The Impact of Charging Museum Admission: New AIM Research Survey And Study
AIM has just launched a sector wide survey which is the first part of vital research into the impact of charging for admissions on museums and heritage sites. Organisations across the UK are invited to take part now, to ensure that this ground-breaking research reflects the whole sector. The findings, case studies and resulting guidance will be announced at AIM’s national conference in June and published in the summer.
All UK museums, heritage sites and galleries that charge - or don’t charge - admissions are encouraged to complete the survey which closes on 14 April 2016. The survey is available in English and Welsh. Please contribute to this survey as the results will help to generate responses from across the whole heritage sector.
The research programme, led by DC Research and commissioned in partnership with Arts Council England (ACE) and the Museums Archives and Libraries Division (MALD), involves assessing the role of charging – or not charging – for visitor admissions and comes at an extremely opportune time for many museums that are currently considering their future charging policy in light of reductions in other forms of funding.
“Whether to charge for admission to a museum, and if so, what pricing strategy to use, is a key decision which needs careful consideration. Some people have strong views on the subject but those wanting to make an evidence-based decision about what is right for their museum have very little information to draw on at the moment,” said Tamalie Newbery, Executive Director of AIM.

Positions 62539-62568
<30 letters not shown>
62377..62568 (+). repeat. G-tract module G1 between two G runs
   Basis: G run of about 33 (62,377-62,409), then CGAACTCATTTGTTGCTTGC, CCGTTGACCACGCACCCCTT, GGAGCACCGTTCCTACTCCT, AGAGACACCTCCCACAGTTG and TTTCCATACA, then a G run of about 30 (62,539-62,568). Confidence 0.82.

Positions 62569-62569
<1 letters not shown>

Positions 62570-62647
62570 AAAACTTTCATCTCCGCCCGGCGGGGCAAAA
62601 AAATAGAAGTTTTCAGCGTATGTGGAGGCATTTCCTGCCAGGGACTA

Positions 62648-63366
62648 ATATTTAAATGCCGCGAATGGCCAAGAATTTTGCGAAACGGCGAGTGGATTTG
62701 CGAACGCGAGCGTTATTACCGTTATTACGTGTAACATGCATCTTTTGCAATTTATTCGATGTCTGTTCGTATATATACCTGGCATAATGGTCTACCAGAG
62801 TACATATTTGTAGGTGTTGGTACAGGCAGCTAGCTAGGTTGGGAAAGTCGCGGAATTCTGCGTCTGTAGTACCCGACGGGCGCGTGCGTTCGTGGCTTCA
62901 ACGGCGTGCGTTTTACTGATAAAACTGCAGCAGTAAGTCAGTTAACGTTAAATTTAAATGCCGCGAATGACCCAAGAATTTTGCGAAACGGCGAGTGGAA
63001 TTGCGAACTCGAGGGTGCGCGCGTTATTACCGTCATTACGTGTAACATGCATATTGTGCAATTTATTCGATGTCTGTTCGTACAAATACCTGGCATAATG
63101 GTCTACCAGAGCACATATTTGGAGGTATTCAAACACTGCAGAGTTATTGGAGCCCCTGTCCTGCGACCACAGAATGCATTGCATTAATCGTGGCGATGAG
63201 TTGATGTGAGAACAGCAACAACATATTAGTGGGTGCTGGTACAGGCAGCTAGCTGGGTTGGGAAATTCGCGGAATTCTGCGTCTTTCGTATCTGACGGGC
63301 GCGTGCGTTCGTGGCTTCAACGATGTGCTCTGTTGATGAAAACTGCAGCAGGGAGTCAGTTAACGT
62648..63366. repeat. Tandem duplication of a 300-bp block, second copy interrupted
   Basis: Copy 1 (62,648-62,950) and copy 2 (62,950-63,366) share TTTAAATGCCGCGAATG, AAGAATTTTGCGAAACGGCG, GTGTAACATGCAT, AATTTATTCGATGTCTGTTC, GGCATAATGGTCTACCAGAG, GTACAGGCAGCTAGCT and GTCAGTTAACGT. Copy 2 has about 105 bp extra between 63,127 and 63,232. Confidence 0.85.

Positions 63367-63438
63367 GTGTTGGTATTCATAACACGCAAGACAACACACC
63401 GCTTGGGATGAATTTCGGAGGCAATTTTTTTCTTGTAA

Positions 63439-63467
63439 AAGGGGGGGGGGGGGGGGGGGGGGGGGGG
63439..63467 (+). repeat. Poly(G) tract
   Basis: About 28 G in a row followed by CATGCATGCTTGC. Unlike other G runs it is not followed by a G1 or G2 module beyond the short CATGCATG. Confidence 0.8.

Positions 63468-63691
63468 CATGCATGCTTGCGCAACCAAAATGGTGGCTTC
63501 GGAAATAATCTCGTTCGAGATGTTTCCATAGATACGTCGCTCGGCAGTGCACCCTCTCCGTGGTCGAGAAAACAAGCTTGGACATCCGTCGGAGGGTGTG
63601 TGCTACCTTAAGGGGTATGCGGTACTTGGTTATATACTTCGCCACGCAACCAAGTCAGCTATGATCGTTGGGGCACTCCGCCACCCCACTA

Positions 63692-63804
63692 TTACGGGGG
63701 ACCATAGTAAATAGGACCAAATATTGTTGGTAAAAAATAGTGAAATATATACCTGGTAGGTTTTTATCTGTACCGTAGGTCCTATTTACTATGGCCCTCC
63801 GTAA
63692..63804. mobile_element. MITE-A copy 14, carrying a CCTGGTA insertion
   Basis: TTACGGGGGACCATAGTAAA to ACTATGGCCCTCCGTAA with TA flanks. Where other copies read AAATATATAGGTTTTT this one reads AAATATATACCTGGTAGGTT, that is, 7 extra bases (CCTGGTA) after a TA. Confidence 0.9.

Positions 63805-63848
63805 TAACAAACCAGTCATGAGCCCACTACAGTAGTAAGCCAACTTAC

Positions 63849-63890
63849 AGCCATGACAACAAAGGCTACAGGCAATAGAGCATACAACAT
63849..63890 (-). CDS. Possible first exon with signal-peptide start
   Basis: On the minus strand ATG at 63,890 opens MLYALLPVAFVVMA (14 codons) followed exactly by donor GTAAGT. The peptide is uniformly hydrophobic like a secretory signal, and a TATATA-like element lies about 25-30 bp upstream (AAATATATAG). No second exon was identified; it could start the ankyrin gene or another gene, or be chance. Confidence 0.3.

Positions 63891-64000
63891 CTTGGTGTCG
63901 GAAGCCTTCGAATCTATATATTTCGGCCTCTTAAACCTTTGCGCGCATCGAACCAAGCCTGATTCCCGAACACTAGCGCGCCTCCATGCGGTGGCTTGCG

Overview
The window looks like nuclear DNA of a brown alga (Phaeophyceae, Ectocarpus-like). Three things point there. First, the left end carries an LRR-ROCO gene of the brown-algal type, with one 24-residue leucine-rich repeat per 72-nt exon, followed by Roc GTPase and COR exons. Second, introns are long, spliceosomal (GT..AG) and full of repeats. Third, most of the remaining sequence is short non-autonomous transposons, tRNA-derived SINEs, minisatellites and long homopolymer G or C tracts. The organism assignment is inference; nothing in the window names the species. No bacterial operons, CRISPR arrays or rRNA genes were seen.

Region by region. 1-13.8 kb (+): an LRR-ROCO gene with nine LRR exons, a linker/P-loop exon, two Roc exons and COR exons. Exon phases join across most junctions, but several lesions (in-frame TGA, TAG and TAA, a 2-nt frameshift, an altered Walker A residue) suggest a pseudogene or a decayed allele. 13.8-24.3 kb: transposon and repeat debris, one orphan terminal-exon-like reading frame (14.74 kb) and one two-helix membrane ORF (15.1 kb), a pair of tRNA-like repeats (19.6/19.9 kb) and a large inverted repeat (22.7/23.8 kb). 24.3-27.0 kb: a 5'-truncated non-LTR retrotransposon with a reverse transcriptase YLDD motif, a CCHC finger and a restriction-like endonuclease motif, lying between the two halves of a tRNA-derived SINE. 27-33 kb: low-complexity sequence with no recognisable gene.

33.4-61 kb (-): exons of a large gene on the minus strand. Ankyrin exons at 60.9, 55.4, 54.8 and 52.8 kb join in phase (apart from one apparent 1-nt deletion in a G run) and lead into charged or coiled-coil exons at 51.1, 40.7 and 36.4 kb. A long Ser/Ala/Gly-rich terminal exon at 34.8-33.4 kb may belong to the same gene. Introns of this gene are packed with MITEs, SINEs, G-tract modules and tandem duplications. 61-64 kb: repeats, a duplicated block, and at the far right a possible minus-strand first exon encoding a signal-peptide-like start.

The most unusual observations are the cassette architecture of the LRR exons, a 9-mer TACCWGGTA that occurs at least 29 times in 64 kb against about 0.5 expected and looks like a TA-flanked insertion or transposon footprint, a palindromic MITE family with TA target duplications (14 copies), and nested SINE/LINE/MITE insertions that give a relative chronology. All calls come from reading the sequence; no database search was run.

“AIM has commissioned this research to help each museum find the right policy for its circumstances. The findings of this research will be used to develop useful, free guidance for UK museums both to support their decision-making process and to assess how a change might affect them in the future.”
As part of the research programme, DC Research will also investigate:
*The range of pricing policies used by museums
*The relationship between admission charging policy and the number or diversity of visitors
*The impact of admissions charging on visitor spend
*The impact on community relations or museum reputation
*The impact of moves from charging to free admission or from free to charging
*The impact of significant changes in pricing strategy such as moving to an annual pass or introducing free entry for children
The research will also include a review of existing research and data, stakeholder interviews and detailed case studies from a number of museums that have made significant changes to their pricing policy. Any museums which would like to be considered as a case study should contact Stephen Connolly at DC Research Stephen@dcresearch.co.uk
This information is also available on the AIM blog to allow for easy sharing. Please consider forwarding this information to any heritage sector organisations to help generate responses.